It is agreed in Chapter IX, Article 55, that ‘the United Nations shall promote * * * universal respect for, and observance of, human rights and fundamental freedoms for all without distinction as to race, sex, language, or religion.’ By Article 56 it is declared that ‘All Members pledge themselves to take joint and separate action in cooperation with the Organization for the achievement of the purposes set forth in Article 55.’

In the address of the President of the United States to the Senate on July 2, 1945, urging the prompt ratification of the Charter by that body he said: ‘It seeks to promote world-wide progress and better standards of living.

‘It seeks to achieve universal respect for, and observance of, human rights and fundamental freedoms for all men and women without distinction as to race, language or religion.

‘It seeks to remove the economic and social causes of international conflict and unrest.

‘It is the product of many hands and many influences. It comes from the reality of experience in a world where one generation has failed twice to keep the peace. The lessons of that experience have been written into the document.’ U.S. Code Cong. Service, supra, pp. 961–962.

On December 10, 1948, the General Assembly of the United Nations passed and proclaimed and called upon all member countries to publicize, disseminate and expound in schools and elsewhere, a ‘Universal Declaration of Human Rights' affirming among other things that ‘All human beings are born free and equal in dignity and rights. They * * * should act toward one another in a spirit of brotherhood. [Art. 1.] Everyone is entitled to all the rights and freedoms set forth in this Declaration, without distinction of any kind, such as race, color, sex, language, religion, political or other opinion, national or social origin, property, birth or other status. [Art. 2.] * * * Everyone has the right to own property alone as well as in association with others.’ [Art. 17.] This Declaration implements and emphasizes the purposes and aims of the United Nations and its Charter.

Democracy provides a way of life that is helpful; however its promises of human betterment are but vain expressions of hope unless ideals of justice and equity are put into practice among governments, and as well between government and citizen, and are held to be paramount. The integrity and vitality of the Charter and the confidence which it inspires would wane and eventually be brought to naught by failure to act according to its announced purposes. Its survival is contingent upon the degree of reverence shown for it by the contracting nations, their governmental subdivisions and their citizens as well.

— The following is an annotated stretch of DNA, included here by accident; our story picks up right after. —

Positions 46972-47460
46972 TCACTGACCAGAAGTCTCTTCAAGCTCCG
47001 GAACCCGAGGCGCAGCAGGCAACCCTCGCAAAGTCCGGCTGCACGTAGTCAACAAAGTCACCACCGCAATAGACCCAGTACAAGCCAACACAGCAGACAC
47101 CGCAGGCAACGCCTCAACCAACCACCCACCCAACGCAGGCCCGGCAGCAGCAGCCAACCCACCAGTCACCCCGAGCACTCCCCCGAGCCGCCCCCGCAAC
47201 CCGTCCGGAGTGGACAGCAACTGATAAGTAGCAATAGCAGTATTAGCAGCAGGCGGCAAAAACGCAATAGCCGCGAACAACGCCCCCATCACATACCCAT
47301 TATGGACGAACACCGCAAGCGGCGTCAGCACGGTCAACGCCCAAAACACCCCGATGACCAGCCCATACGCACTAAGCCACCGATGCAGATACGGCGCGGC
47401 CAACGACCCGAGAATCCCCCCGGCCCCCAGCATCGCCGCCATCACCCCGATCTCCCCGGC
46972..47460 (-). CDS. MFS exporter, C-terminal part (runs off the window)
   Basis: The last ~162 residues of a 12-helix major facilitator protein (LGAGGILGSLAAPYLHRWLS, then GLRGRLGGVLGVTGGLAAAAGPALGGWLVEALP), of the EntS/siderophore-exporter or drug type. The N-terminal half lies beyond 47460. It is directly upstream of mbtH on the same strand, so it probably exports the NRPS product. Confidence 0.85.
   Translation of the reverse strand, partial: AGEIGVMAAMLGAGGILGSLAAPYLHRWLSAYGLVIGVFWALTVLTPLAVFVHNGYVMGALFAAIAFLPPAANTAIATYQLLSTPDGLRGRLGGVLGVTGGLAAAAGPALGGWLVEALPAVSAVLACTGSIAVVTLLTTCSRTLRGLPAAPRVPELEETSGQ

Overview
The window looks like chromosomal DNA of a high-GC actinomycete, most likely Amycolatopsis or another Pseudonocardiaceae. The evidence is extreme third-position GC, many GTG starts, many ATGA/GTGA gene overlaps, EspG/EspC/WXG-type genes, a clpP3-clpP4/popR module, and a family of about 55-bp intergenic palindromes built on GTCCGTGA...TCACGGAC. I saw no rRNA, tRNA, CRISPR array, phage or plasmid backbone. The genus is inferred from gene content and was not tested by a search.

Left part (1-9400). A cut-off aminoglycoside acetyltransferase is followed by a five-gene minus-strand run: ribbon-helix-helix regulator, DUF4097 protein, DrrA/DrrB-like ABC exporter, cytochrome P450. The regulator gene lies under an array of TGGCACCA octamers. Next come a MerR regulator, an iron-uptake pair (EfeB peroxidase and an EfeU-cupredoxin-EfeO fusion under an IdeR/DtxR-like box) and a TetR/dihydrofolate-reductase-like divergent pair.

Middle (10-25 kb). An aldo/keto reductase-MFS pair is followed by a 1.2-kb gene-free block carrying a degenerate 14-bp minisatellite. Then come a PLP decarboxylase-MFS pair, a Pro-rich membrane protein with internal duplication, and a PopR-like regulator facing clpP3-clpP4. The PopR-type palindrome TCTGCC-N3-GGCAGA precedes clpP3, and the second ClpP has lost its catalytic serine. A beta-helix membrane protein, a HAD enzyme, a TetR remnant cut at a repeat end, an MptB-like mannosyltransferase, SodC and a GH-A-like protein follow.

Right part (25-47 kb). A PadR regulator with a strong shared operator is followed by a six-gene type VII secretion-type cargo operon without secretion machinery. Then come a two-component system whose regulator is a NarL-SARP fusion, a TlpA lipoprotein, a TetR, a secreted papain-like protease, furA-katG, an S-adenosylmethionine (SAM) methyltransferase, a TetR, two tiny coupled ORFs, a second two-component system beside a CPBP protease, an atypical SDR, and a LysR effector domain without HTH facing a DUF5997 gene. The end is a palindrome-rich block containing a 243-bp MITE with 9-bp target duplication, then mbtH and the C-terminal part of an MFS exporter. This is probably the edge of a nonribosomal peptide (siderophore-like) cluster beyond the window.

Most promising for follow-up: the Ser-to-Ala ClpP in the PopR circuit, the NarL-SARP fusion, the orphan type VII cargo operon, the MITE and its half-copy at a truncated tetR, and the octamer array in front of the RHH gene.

This nation can be true to its pledge to the other signatories to the Charter only by cooperating in the purposes that are so plainly expressed in it and by removing every obstacle to the fulfillment of such purposes.

A perusal of the Charter renders it manifest that restrictions contained in the Alien Land Law are in direct conflict with the plain terms of the Charter above quoted and with the purposes announced therein by its framers. It is incompatible with Article 17 of the Declaration of Human Rights which proclaims the right of everyone to own property. We have shown that the expansion by the Congress of the classes of nationals eligible to citizenship has correspondingly shrunk the group ineligible under the provisions of the Alien Land Law to own or lease land in California until the latter now consists in reality of a very small number of Japanese. The other Asiatics who still remain on the proscribed list are so few that they need not be considered.

Clearly such a discrimination against a people of one race is contrary both to the letter and to the spirit of the Charter which, as a treaty, is paramount to every law of every state in conflict with it. The Alien Land Laws must therefore yield to the treaty as the superior authority. The restrictions of the statute based on eligibility to citizenship, but which ultimately and actually are referable to race or color, must be and are therefore declared untenable and unenforceable.

Judgment reversed with directions to enter a decree in favor of plaintiff in accord with the prayer of his complaint.

FOOTNOTES

FN1. Section 738.5 authorizes the bringing of an action against the State of California by any person claiming an interest in real property to determine whether or not an escheat has occurred as to such property under the provisions of the Alien Land Law of 1920. It is provided that no matter may be adjudicated in such action except the issue of the occurrence of an escheat and no issue shall be raised or claim made by the plaintiff based upon estoppel or failure of the State to have commenced an escheat proceeding..  FN1. Section 738.5 authorizes the bringing of an action against the State of California by any person claiming an interest in real property to determine whether or not an escheat has occurred as to such property under the provisions of the Alien Land Law of 1920. It is provided that no matter may be adjudicated in such action except the issue of the occurrence of an escheat and no issue shall be raised or claim made by the plaintiff based upon estoppel or failure of the State to have commenced an escheat proceeding.

2.  Art. I, sec. 11: ‘All laws of a general nature shall have a uniform operation.’Art. I, sec. 21: ‘No special privileges or immunities shall ever be granted which may not be altered, revoked, or repealed by the Legislature; nor shall any citizen, or class of citizens, be granted privileges or immunities which, upon the same terms, shall not be granted to all citizens.’Art. IV, sec. 25: ‘The Legislature shall not pass local or special laws in any of the following enumerated cases, that is to say: * * * [subd. 33] In all other cases where a general law can be made applicable.’